An active underwater volcano which spews torrents of lava and noxious gas has become a surprising hotspot for sea critters, scientists revealed today.

Studying them may provide answers to how sea life could adapt to the world's increasingly acidic oceans, they said.

Lava erupts onto the seafloor from the NW Rota-1 volcano, creating an acidic plume

The unique volcano near the island of Guam erupts so frequently that it has built a new cone 131ft high and 984ft wide in just three years.

'That's as tall as a 12-story building and as wide as a full city block,' said expedition leader Bill Chadwick, a volcanologist at Oregon State University.

But despite the tumultuous conditions a large number of creatures including shrimp, crab, limpets and barnacles, have thrived at the volcano called NW Rota-1.

'They're specially adapted to their environment and are thriving in harsh chemical conditions that would be toxic to normal marine life,' said Chadwick.

'Life here is actually nourished by the erupting volcano.'

Two unique species of shrimp were discovered at the volcano, which had adapted to the acidic conditions
Sea water is slightly alkaline, but the rise of carbon dioxide in the atmosphere has been mirrored by an increase of CO2 dissolving in the oceans and forming carbonic acid.

Ocean acidification is a serious concern because it can be fatal to some fish eggs and larvae and interferes with the formation of shells.

'Submarine volcanoes are places where we can study how animals have adapted to very acidic conditions,' Chadwick said.

'Volcanic gases make the eruption cloud extremely acidic - worse than stomach acid.'

Verena Tunnicliffe, a biologist from the University of Victoria, said that two species of shrimp had revealed intriguing adaptations to volcano living.

'The 'Loihi' shrimp has adapted to grazing the bacterial filaments with tiny claws like garden shears,' said Tunnicliffe.

'The second shrimp is a new species - they also graze as juveniles, but as they grow to adult stage, their front claws enlarge and they become predators.'

The new species attacks the Loihi shrimp and preys on marine life that wanders too close to the volcanic plumes and dies.

'We saw dying fish, squid, and so on, raining down onto the sea mount, where they were jumped on by the volcano shrimp - a lovely adaptation to exploiting the noxious effects of the volcano,' Tunnicliffe said.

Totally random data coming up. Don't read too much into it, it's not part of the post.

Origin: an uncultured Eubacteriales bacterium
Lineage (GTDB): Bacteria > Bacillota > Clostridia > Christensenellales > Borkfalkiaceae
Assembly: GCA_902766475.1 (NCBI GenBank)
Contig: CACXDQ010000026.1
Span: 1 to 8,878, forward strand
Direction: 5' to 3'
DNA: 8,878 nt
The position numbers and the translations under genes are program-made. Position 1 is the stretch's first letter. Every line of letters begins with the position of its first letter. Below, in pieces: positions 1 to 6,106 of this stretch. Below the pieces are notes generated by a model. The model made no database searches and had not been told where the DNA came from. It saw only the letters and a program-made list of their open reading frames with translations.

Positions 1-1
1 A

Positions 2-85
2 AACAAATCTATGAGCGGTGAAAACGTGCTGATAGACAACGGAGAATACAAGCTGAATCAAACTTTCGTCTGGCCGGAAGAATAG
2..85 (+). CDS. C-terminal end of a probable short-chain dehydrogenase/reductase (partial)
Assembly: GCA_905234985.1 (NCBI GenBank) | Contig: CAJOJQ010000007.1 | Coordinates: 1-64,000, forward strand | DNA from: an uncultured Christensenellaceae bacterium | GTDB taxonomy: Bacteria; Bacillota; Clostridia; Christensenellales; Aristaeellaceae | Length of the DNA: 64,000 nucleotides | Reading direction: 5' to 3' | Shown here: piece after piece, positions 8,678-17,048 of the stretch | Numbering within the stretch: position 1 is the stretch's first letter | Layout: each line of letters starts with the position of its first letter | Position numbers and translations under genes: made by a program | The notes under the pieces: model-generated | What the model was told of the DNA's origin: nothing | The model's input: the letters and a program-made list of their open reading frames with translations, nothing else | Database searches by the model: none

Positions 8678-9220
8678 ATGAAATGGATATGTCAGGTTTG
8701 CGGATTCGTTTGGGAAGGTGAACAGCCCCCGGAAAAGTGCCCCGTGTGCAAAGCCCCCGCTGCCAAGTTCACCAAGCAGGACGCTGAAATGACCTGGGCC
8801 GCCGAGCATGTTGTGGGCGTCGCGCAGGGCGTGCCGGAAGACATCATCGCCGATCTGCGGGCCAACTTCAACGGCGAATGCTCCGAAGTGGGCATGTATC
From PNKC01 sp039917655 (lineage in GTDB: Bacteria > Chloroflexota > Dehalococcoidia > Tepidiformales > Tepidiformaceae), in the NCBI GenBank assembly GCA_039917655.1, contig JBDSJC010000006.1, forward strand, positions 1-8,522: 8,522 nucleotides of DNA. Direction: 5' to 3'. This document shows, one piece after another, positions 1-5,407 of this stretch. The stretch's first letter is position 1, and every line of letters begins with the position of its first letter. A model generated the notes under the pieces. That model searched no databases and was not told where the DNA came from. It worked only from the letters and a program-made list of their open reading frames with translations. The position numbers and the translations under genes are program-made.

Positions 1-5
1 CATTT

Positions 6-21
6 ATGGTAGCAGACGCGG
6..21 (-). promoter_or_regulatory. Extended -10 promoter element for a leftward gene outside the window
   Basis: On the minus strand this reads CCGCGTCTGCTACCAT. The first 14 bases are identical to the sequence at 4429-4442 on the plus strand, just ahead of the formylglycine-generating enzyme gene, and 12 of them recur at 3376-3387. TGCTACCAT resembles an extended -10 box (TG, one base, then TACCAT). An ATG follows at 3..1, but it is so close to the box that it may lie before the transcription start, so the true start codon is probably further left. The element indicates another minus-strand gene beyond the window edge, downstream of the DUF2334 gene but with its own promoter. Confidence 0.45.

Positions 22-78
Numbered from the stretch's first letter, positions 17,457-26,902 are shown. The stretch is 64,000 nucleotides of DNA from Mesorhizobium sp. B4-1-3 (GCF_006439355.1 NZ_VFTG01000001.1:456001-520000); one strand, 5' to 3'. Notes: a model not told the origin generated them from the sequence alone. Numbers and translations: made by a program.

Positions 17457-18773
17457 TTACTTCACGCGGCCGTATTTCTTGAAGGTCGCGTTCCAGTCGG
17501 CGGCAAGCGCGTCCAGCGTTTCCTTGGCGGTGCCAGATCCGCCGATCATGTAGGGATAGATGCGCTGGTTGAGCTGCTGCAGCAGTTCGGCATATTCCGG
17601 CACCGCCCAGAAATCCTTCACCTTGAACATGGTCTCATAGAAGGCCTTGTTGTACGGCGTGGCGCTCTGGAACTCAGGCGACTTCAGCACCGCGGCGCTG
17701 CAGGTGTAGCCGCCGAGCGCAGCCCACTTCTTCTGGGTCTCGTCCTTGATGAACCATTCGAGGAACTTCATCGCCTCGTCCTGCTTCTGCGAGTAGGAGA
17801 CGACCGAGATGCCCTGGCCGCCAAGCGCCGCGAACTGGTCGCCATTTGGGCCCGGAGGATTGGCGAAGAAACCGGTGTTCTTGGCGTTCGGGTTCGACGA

The international science team had previously visited the hydrothermal site in 2004 and 2006, but this was the first time they studies the volcano in detail and close up.

Jason's arm (top right) samples the gas spewing from the volcano NW Rota-1. The dark rocks are lava.
The latest mission took place during April 2009 and the team captured dramatic new images of the volcano's eruptive behavior with the remotely operated vehicle Jason.

'It was amazing how close Jason can get to the eruptive vent because the pressure at a depth of 1,700 feet in the ocean keeps the energy released from the volcano from becoming too explosive,' Chadwick added.

Some of the most intriguing observations came when the volcano slowly pushed lava up and out of the erupting vent.

'As this was happening, the ground in front of us shuddered and quaked, and huge blocks were bulldozed out of the way to make room for new lava emerging from the vent,' Chadwick said.

NW Rota-1 provides a one-of-a-kind natural laboratory for the investigation of undersea volcanic activity and its relation to chemical-based ecosystems at hydrothermal vents, where life on Earth may have originated.

'It is unusual for a volcano to be continuously active, even on land,' Chadwick pointed out.

'This presents us with a fantastic opportunity to learn about processes we've never been able to directly observe before,' he said.

Part of the evidence that the volcano is in a constant state of eruption comes from an underwater microphone - or hydrophone - that was deployed a year ago at NW Rota-1 by OSU geologist Bob Dziak.

The hydrophone 'listened' for the sounds of volcanic activity. Another hydrophone and other instruments will monitor the volcano in the coming year.

The international team included scientists from OSU, the University of Washington, University of Victoria, University of Oregon, NOAA's Pacific Marine Environmental Laboratory, New Zealand and Japan. The research was funded by the National Science Foundation.